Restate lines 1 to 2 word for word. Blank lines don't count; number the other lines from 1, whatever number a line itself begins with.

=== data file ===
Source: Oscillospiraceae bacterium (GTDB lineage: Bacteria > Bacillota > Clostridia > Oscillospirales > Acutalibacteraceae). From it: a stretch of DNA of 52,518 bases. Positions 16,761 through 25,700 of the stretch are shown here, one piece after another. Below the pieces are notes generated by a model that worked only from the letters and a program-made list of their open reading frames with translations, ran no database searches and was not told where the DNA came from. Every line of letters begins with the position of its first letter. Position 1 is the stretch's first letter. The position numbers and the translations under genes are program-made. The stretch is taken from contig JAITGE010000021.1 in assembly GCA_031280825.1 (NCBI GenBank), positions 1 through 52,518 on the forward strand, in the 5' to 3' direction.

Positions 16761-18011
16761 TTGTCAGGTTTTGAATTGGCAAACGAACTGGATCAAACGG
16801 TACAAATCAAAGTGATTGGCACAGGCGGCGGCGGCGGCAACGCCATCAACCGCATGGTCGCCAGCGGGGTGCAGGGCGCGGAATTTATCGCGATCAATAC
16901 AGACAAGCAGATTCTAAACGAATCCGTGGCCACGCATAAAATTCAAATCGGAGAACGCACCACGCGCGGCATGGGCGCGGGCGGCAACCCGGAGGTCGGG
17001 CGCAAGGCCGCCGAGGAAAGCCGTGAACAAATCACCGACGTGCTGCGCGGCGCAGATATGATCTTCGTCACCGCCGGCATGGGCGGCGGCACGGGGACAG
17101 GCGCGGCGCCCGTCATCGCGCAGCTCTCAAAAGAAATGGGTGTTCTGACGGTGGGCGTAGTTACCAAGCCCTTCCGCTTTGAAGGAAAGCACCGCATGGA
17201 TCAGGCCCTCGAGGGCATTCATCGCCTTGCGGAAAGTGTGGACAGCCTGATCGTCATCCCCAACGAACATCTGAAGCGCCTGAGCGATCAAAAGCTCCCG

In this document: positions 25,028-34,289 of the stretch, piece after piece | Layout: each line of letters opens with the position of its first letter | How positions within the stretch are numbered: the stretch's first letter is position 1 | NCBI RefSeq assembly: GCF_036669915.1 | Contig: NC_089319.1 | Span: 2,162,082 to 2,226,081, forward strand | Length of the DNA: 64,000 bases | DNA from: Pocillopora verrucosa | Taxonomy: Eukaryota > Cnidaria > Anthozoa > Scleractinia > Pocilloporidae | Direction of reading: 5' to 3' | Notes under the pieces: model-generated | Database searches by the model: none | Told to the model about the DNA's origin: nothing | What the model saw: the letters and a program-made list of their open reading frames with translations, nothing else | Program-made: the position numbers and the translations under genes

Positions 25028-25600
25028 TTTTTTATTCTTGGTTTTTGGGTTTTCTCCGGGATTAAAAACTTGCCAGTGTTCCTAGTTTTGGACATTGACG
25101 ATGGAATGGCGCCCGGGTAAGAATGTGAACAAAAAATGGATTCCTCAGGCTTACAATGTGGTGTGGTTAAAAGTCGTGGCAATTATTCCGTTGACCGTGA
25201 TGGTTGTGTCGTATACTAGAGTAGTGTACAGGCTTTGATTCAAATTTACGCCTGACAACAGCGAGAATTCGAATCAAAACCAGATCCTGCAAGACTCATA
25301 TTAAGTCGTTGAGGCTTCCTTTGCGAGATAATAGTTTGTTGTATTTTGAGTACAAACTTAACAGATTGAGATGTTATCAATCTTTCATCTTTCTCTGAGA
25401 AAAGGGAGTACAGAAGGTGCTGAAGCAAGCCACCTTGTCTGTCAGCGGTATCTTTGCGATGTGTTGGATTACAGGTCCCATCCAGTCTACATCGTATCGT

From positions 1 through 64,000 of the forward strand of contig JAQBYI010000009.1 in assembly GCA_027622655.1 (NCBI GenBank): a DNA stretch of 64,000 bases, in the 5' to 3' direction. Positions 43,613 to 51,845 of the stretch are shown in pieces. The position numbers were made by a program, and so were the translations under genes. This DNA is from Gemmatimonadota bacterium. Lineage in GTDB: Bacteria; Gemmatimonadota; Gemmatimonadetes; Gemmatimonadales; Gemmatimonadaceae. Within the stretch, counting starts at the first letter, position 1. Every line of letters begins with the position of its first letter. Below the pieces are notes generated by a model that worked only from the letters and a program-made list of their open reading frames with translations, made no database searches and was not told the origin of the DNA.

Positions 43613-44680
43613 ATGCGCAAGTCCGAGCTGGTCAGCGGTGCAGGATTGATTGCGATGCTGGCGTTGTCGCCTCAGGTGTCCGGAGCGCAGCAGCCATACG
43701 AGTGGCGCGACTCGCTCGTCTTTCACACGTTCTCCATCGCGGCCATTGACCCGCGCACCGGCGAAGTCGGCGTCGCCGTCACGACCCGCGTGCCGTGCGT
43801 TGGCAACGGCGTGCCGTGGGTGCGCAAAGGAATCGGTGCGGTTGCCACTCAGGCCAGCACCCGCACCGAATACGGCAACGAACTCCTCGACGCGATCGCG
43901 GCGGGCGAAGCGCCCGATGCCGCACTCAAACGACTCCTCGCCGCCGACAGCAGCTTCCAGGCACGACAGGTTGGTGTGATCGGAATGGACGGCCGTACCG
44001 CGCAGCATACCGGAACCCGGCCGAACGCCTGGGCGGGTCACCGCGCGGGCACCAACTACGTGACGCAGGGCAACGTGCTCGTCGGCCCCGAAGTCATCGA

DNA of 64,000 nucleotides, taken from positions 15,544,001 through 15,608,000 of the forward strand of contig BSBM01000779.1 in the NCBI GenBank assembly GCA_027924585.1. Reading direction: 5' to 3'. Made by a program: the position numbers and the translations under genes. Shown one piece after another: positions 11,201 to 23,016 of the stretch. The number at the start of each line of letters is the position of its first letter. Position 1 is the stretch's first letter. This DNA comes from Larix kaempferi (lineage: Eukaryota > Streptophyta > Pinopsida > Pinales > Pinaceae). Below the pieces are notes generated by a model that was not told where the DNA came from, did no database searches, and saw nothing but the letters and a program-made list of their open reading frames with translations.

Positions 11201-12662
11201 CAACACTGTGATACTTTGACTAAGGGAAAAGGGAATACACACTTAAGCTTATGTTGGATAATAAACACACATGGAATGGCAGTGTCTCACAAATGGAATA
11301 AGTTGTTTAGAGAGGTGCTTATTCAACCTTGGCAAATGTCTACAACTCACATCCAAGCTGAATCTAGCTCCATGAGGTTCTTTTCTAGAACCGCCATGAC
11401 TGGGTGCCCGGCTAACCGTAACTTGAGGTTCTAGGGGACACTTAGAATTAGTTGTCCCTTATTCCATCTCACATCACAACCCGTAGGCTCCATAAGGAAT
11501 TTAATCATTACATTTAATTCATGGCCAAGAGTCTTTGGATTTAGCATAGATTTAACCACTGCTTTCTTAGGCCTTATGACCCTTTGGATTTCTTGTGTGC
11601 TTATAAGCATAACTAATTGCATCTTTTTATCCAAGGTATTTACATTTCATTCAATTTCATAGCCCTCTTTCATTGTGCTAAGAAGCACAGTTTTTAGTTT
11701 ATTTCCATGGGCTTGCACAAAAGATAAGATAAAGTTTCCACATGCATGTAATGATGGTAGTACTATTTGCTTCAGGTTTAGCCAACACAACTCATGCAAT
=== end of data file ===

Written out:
Source: Oscillospiraceae bacterium (GTDB lineage: Bacteria > Bacillota > Clostridia > Oscillospirales > Acutalibacteraceae). From it: a stretch of DNA of 52,518 bases. Positions 16,761 through 25,700 of the stretch are shown here, one piece after another. Below the pieces are notes generated by a model that worked only from the letters and a program-made list of their open reading frames with translations, ran no database searches and was not told where the DNA came from. Every line of letters begins with the position of its first letter. Position 1 is the stretch's first letter. The position numbers and the translations under genes are program-made. The stretch is taken from contig JAITGE010000021.1 in assembly GCA_031280825.1 (NCBI GenBank), positions 1 through 52,518 on the forward strand, in the 5' to 3' direction.

Positions 16761-18011